How to play a blinder at the hunger games
‘The only thing you need to play a vampire is to be hungry,” says Damien Molony, who plays a 500-year-old recovering blood addict on BBC3’s Being Human. Well, that’s what Jason Watkins, another vampiric alumnus of the show told him.
“And it’s true,” says Molony. “It gives an electricity to a scene if in the back of your head you’re thinking ‘I could totally sink my teeth into your neck right now’. Although I’m not method enough to actually go hungry.”
By the time Molony, a talented young actor from Kildare, had heard Watkins’s advice, he’d already done quite a bit of vampire research. “I spent two or three weeks watching movies, getting myself ready for the first day on set,” he says. “As soon as I got the job they told me to watch Near Dark, the Kathryn Bigelow film, and I watched Nosferatu and Shadow of the Vampire and a lot of the films mentioned in Mark Gatiss’s BBC 4 documentaries about horror [Gatiss made a memorable appearance in the last series of Being Human].”
Molony also read up on addiction and alcoholism, “to give it a grounding in truth. Anyone can put on a black cape and gel their hair back, but to actually bring it to life requires a lot of work.”
He was taking nothing for granted. Being Human was popular when he landed the role and Molony’s acting ambitions had been thwarted by bad luck in the past. “In 2001 I applied for the drama course in Trinity College,” he says. “In the application, they asked ‘What was the most inspiring cultural moment of 2001 for you?’ And all I could think of was this sweeping shot at the start of the Fellowship of the Ring . . . It was obvious to me that that was the cultural moment of the year – not Druid at the Abbey or something at the Wexford Opera House. That was where my mindset was when I was 18 years old. I should probably have said something about my first copy of Shakespeare’s complete works, but I’d rarely gone to the theatre – I just loved films. I never heard back from them.”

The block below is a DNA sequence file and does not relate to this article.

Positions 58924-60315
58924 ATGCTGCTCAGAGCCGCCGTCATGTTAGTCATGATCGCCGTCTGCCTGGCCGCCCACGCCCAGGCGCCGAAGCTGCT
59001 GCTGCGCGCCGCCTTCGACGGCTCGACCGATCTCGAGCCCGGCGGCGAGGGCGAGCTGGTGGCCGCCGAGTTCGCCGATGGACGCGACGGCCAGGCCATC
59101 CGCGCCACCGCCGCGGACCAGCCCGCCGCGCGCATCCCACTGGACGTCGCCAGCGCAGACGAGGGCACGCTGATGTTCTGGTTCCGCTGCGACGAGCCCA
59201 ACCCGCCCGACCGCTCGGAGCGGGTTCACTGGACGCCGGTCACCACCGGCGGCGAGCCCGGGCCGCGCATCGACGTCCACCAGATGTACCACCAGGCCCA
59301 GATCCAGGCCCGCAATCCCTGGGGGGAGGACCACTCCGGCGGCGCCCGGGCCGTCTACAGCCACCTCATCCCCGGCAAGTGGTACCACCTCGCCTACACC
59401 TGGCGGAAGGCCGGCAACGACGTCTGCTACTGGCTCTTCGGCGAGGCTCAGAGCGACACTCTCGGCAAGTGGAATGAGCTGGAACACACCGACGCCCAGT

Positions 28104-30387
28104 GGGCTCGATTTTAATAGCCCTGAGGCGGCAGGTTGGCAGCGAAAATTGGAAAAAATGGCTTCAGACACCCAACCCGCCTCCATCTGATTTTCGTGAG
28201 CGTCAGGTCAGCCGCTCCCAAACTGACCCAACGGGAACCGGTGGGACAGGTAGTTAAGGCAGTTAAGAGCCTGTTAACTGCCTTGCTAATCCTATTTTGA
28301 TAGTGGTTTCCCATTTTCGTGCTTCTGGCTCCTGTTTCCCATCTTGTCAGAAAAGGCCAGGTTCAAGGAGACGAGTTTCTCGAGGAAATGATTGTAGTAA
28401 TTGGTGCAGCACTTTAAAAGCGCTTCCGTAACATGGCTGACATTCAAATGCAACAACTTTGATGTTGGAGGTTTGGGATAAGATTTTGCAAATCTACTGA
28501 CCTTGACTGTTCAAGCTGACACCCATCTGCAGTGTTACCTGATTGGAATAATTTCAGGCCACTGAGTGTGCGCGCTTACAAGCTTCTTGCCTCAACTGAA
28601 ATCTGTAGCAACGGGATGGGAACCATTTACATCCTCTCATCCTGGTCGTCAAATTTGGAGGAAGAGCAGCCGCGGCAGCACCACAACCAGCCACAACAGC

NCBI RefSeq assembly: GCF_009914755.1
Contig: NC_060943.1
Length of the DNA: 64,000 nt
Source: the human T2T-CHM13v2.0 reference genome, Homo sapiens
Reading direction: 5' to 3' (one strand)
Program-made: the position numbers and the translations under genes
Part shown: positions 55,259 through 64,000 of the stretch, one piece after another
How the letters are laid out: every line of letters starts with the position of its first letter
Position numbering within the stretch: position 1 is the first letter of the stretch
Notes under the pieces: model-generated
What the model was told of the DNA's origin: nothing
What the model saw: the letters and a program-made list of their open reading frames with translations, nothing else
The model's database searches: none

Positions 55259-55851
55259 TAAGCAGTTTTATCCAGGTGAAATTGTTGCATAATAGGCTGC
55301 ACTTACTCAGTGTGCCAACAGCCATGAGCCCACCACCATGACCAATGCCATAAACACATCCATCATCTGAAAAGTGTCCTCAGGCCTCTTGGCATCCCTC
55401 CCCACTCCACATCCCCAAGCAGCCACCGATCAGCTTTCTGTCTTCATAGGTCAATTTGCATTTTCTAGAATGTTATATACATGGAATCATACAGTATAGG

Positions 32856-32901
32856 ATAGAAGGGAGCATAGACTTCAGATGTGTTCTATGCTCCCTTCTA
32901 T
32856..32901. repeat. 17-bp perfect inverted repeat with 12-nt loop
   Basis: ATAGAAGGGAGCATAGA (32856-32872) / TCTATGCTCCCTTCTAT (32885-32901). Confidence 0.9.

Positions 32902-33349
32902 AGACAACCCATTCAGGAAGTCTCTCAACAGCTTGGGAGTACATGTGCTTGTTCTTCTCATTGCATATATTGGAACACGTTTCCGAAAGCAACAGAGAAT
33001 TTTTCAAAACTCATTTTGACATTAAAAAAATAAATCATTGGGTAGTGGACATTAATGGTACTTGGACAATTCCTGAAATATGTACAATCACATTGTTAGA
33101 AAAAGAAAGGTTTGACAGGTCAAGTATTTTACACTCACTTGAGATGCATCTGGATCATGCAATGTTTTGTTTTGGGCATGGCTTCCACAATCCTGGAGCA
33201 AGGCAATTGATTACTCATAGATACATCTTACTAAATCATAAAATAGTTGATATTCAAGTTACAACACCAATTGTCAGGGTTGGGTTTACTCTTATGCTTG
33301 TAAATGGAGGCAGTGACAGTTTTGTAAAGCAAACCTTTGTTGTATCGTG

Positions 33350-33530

So, not knowing what else to do, he embarked on a degree in business, economics and social studies at Trinity. “The drama people at college seemed like such a tight-knit group, so I put acting on the back burner until a friend of mine signed up to do a small part in Two Gentlemen of Verona. Two weeks before, he said: ‘Look I’m really nervous. I heard you want to do acting – could you do my part? I’m too scared to go up on stage.’ Obviously I was terrified and had no idea what I was doing, but it kind of ignited something in me. I just went for it. It was exhilarating.”
Rada? Who, me?
He was still clueless about the path to a professional career. When friends began applying to drama schools in London, the thought had never even occurred to him. “I thought Rada was the only place you could go, and that you could only do that if you were related to Oscar Wilde or were a certified genius. I didn’t realise it was a real option for Irish people.”